A Love of Gardening Passed Down from the Master Gardener

Alfredo RinaldoI come from a long line of gardeners. When my nonno (grandfather), Alfredo Rinaldo, emigrated from Italy by boat with his family he brought seeds from his vegetable garden. He was known for his grapes and tomatoes. He started his seeds in America in discarded containers on the fire escape of his New York tenement house. Perhaps that was the infancy of container gardening. Years later, when he moved his family to a house, he promised his wife roses and hydrangeas. Old black and white photos prove he kept his promise.

In the 1950s, my parents moved the entire family to Long Island. My mother gardened with her father while my grandmother took care of the house. Grandfather planted tomatoes from his original seeds and established grape vines for wine. He became the neighborhood plant advisor. Although his English was poor, his green thumb was obvious. The neighbors called him the Ivy Man. The property surrounding the house had the healthiest and most vibrant ivy. Its waxy, dark green leaves were trained into topiaries. Nonno and mePeople thought his green thumb caused the leaves to climb the trees. He composted long before it was the thing to do. When he had problems with his grass, he went to a nearby cemetery to talk with the caretaker. He wanted to know how the grass on the newly dug graves filled in and looked so lush in such a short time. I went along to help translate. It was too bad he didn’t have the Green Spring Gardens’ help line to call (703-642-5173).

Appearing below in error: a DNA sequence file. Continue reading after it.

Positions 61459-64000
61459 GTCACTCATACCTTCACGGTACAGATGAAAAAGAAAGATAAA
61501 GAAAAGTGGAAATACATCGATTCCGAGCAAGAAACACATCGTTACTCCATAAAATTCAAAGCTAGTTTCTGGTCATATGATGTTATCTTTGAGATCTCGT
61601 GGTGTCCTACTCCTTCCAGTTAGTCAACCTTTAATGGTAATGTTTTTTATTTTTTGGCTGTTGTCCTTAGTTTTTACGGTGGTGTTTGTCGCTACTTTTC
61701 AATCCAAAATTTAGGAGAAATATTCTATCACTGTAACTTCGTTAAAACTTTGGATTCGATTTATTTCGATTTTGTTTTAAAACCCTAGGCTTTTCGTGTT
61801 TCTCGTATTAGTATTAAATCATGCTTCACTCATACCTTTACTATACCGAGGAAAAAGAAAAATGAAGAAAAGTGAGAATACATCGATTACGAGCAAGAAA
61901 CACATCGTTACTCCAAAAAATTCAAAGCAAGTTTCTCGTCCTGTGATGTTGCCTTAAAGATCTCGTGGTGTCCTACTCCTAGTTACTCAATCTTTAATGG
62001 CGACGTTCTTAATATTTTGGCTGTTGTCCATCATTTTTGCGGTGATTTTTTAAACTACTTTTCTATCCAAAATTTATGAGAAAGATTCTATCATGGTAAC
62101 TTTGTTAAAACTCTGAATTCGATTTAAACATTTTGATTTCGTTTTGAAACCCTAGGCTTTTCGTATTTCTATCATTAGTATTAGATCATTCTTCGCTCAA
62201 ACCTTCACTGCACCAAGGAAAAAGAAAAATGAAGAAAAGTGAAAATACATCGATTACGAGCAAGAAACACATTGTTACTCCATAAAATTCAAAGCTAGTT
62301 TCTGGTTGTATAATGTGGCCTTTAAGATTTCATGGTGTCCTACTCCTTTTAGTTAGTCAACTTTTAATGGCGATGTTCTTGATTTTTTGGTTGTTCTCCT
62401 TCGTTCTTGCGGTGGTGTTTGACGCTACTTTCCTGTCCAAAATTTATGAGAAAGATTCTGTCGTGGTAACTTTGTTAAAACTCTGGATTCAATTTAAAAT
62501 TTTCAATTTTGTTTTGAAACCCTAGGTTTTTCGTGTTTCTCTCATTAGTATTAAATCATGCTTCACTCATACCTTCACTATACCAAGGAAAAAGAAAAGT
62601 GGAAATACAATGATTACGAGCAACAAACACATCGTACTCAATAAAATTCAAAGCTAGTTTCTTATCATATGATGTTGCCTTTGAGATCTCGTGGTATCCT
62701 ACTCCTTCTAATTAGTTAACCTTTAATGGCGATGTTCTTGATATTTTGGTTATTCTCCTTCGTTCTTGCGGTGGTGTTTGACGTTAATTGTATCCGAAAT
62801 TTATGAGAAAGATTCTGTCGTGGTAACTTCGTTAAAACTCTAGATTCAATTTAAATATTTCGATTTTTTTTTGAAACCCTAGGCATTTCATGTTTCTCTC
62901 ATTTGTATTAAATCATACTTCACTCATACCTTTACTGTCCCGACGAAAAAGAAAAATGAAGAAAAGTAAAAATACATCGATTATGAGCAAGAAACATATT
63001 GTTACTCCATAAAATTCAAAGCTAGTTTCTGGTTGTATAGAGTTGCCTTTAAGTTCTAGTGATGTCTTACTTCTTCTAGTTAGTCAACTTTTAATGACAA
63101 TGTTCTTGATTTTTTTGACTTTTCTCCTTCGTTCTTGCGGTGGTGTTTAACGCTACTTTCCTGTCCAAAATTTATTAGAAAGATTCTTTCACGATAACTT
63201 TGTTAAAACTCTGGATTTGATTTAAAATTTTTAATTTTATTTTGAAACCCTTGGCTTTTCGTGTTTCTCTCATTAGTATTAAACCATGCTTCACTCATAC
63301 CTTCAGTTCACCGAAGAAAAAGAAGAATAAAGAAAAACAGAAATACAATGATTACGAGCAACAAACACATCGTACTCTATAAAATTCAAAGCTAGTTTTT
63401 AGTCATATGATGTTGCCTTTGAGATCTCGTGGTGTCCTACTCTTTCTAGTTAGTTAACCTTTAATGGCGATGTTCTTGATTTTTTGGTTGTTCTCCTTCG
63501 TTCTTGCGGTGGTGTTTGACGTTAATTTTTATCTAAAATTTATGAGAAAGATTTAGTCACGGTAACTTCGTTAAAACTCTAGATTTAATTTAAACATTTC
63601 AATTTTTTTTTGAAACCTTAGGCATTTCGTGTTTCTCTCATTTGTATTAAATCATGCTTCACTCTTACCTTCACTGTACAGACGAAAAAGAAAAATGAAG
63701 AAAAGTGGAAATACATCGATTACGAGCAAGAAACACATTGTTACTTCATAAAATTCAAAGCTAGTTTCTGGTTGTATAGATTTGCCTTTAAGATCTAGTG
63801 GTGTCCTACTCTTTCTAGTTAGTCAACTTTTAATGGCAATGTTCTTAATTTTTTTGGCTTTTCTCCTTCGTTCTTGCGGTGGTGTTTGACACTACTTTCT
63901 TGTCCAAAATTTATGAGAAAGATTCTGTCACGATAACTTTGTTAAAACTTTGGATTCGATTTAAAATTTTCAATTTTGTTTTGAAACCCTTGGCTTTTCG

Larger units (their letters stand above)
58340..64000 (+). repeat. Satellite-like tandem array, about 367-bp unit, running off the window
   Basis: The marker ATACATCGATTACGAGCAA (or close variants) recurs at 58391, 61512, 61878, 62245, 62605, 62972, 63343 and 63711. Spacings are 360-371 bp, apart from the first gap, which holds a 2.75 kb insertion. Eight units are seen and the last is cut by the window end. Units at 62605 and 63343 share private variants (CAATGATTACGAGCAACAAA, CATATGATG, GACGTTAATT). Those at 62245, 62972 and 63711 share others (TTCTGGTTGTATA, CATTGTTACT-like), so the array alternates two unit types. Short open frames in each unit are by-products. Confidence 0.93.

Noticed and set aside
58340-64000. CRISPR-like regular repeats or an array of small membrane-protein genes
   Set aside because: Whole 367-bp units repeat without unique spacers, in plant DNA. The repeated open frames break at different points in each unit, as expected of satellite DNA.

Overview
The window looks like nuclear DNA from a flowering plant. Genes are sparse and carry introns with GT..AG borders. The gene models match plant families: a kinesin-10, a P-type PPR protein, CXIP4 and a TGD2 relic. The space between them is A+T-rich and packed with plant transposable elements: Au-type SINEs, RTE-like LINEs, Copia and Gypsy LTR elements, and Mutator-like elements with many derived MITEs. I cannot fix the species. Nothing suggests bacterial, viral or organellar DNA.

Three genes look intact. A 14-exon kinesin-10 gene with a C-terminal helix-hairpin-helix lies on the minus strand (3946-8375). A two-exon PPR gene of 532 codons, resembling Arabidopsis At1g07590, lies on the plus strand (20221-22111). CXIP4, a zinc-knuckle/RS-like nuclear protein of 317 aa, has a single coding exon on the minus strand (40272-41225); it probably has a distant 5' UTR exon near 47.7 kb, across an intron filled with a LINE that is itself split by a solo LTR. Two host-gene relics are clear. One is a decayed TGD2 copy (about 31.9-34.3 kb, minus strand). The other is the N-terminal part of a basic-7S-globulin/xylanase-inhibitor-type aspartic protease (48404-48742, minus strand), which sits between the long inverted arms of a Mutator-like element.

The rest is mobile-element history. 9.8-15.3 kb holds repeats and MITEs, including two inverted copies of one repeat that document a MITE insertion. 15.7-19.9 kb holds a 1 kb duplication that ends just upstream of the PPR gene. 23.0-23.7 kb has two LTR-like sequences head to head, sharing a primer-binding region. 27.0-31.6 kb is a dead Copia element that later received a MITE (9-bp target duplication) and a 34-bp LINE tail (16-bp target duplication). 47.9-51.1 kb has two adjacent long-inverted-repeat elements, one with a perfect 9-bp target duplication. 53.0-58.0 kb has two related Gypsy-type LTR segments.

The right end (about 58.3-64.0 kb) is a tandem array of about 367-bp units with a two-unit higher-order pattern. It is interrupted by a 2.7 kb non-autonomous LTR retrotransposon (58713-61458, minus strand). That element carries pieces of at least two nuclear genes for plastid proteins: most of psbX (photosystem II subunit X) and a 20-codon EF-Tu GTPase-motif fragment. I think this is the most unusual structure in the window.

Fast forward nearly 50 years. His favorite granddaughter (me) enrolls in the Green Spring Master Gardening (GSMG) course, a course co-sponsored by Virginia Tech and the Virginia Cooperative Extension. The class is full of people with a passion for gardening matching mine. Every class session brings an expert in for a talk. Topics include basic botany, diagnosing plant damage, pesticide use, plant propagation, growing vegetables and composting to mention a few.  I wonder what the Ivy Man, my dear nonno, would think to learn he was growing invasive English Ivy. His lush and beautiful ivy would have killed the trees if he hadn’t worked so hard to keep it under control.

When one of the presenters spoke on composting, I could hear grandfather calling me the Principessa ramoscello (the twig princess). My job was to collect small twigs to start the compost pile. I was also responsible for the kitchen refuse of coffee grounds and crushed eggs shells. I wonder how he knew about that. He would have been thrilled to learn what I learned from the GSMG course on composting.

When he was 91, he came to visit my home in Virginia. When he saw my garden, his first words were “le rose sono magnifici, ma abbicamo bisogno di tagliare” (your roses are magnificent, but we must trim). We trimmed and six weeks later the roses did look a lot better.

Gioia Caiola The knowledge I gained from the GSMG course has been invaluable. I wish I could share my new knowledge with my nonno. He would have been delighted to know the science of gardening, to know there was a help line to call with questions, and a place where other gardeners gather to learn. And he would be delighted to know that his love and knowledge of gardening is being passed on to others by me and the other Master Gardeners at Green Spring Gardens.